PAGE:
We had friends over for breakfast yesterday morning. It was a very rainy day – cats, dogs, and everything hoofing down, so we didn’t feel remotely guilty lighting the fire in the morning. Turkish breakfast encompasses everything from a bit of cheese, honey and bread, to a full-on meze experience. We went for something in between. I made some spinach and cheese börek (pies to you and me) – more on that later – with roasted peppers and tomatoes, village cheese, fried eggs, the usual cucumber and olives, plus plenty of fresh bread and homemade jam and local honey.
Bread is an absolute staple here, in the same way that potatoes used to be in the UK (and still are to some extent). Our well-trained guests were meeting at the bakery in town, with an instruction to buy whatever looked nice (they did well), but I still couldn’t resist making something a bit different to the bread we usually get here.
Soda bread needs to be eaten about ten minutes after it comes out of the oven, or sliced and frozen and used for toasting supplies for the next week. You really can’t beat a slice of toasted soda bread, it knocks the socks off anything else, though it does take ages in the toaster.
I usually use pekmez, Turkish grape molasses (a bit like black treacle) for the sweetener, but you could use honey, golden syrup, black treacle or malt extract – which gives a lovely malty taste. If you wanted to make the bread to accompany soup, you could use caraway instead of the other seeds, or add chopped herbs, sun-dried tomatoes, cubes of cheese, or just leave it plain.
There is no yeast involved – the bread rises because of the reaction between the bicarbonate of soda (the raising agent) and the acid in the yoghurt (or you can use buttermilk instead of the milk and yoghurt – this would be more traditional, but is not something you would necessarily have in your fridge).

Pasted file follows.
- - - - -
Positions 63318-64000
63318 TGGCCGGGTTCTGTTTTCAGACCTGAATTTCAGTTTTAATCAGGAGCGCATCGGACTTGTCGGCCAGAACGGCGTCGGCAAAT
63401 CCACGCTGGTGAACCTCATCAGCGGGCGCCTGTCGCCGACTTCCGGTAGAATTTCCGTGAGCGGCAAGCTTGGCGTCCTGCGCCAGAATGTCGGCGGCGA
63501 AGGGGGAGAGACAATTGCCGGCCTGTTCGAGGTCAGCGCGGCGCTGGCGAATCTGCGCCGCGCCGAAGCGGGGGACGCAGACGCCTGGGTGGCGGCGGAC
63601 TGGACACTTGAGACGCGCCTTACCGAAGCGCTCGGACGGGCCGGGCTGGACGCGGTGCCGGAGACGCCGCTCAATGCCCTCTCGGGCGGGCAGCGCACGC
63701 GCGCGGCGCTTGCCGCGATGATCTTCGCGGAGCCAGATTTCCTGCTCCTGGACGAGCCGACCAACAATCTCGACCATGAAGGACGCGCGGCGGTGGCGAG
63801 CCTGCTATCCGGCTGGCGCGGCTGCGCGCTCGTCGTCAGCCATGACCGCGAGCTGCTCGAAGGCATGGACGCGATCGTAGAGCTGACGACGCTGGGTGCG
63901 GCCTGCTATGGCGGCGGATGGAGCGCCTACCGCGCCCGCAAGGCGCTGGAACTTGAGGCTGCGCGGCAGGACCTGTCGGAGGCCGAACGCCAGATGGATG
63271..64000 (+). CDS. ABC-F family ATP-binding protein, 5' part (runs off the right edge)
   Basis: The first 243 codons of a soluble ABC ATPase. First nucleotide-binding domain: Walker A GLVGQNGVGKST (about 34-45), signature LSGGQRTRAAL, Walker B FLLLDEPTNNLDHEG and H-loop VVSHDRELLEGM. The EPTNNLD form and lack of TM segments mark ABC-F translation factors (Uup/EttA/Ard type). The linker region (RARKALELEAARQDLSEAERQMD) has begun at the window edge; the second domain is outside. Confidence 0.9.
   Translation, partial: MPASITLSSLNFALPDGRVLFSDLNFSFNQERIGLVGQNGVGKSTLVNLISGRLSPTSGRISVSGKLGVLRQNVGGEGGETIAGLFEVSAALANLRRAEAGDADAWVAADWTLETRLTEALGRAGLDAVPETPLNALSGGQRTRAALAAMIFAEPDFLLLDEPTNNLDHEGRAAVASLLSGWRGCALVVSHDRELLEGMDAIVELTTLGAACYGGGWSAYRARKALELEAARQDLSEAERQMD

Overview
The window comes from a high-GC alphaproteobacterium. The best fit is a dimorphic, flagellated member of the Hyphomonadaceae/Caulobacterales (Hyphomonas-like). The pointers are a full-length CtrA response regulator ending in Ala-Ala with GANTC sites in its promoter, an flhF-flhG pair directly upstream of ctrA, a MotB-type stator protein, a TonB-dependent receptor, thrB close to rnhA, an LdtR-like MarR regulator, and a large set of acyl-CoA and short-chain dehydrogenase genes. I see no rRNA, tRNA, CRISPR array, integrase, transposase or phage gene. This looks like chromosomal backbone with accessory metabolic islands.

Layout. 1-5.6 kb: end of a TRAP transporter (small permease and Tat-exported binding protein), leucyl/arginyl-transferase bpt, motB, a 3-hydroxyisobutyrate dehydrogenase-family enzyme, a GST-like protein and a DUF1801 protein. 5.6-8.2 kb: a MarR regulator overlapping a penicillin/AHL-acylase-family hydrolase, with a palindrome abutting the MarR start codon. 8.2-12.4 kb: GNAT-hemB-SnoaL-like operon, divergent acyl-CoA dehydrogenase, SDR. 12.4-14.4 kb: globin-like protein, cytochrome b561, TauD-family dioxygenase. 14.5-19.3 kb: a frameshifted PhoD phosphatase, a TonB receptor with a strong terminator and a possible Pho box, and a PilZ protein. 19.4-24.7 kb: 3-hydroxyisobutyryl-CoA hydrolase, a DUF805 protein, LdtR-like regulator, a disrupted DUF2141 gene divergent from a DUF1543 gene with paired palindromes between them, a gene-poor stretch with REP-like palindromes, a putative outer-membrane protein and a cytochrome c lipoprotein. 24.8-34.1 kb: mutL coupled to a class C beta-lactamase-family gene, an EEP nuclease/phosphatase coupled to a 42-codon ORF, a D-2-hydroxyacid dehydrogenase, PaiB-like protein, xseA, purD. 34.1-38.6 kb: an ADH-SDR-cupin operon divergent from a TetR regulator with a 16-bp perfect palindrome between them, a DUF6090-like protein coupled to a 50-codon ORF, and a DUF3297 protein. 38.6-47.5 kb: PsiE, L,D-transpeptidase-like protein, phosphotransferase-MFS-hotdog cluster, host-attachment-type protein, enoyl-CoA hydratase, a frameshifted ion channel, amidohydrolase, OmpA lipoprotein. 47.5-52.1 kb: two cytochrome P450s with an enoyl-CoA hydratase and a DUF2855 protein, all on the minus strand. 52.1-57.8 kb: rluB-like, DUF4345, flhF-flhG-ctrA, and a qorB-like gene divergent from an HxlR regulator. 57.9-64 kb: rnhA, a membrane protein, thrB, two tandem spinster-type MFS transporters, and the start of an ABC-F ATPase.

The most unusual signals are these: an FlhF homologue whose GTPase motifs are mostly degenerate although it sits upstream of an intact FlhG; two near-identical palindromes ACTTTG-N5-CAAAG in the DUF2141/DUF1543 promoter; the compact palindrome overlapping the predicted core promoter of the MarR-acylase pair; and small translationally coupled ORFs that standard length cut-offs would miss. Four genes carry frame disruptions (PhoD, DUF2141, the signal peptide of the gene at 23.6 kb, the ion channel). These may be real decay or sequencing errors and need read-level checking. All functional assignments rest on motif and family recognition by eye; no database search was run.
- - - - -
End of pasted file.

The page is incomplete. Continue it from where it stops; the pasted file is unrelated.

Here is my very easy recipe – think scone rather than bread dough. It takes about two minutes to mix and 30 minutes to bake, no kneading or rolling or any of that malarkey. It needs to go into the oven as soon as it is mixed, as the bicarb reacts immediately on contact with the acid in the yoghurt.
Wholemeal/rye soda bread
Makes 1 round loaf (or make it oval if you want to slice it and freeze it)
250g flour – I used a mix of 50g plain white flour, plus 100g each of rye and wholemeal wheat, but absolutely any mix will do, or just one type of flour is fine
Handful each of pumpkin and sunflower seeds (or any seed of your choice, or chopped walnuts)
1 teaspoon bicarbonate of soda
A large pinch of salt
100ml natural yoghurt
(or 200ml buttermilk instead of the milk and yoghurt)
2 tablespoons molasses, honey or malt extract
1 tablespoon olive oil or melted butter
Pre-heat the oven to 200°C (fan).
Line a baking tray with non-stick baking paper.
Put the flour into a large bowl with the seeds (or nuts), salt and bicarbonate of soda. Mix until well combined. In a small jug or bowl, whisk together the milk, yoghurt, molasses and oil. Make a well in the centre of the flour mix, pour in the wet ingredients and stir with a table knife until it comes together as a sticky dough.
It will look something like this:
Sprinkle your worktop with some flour, then tip the dough out of the bowl onto the flour. Sprinkle more flour on to the top of the dough, then very gently shape into a ball.
(Alternatively, if you want to freeze the bread, shape it into a longer oval, so that you can cut it into more even slices – slice it before you freeze it, then you can take it out as and when you need it).
Place on the baking sheet, then cut a cross about 2cm deep, so that you end up with a ball marked into four quarters (if you are making an oval loaf, just cut three or four slashes across the bread). Traditionally you should use a skewer to prick a small hole into each quarter to let the fairies out (it was St Patrick’s day this week, so perhaps we should follow tradition – I always do, just to be on the safe side).
Put the bread into the hot oven and bake for about 30 minutes. Your loaf should look something like this: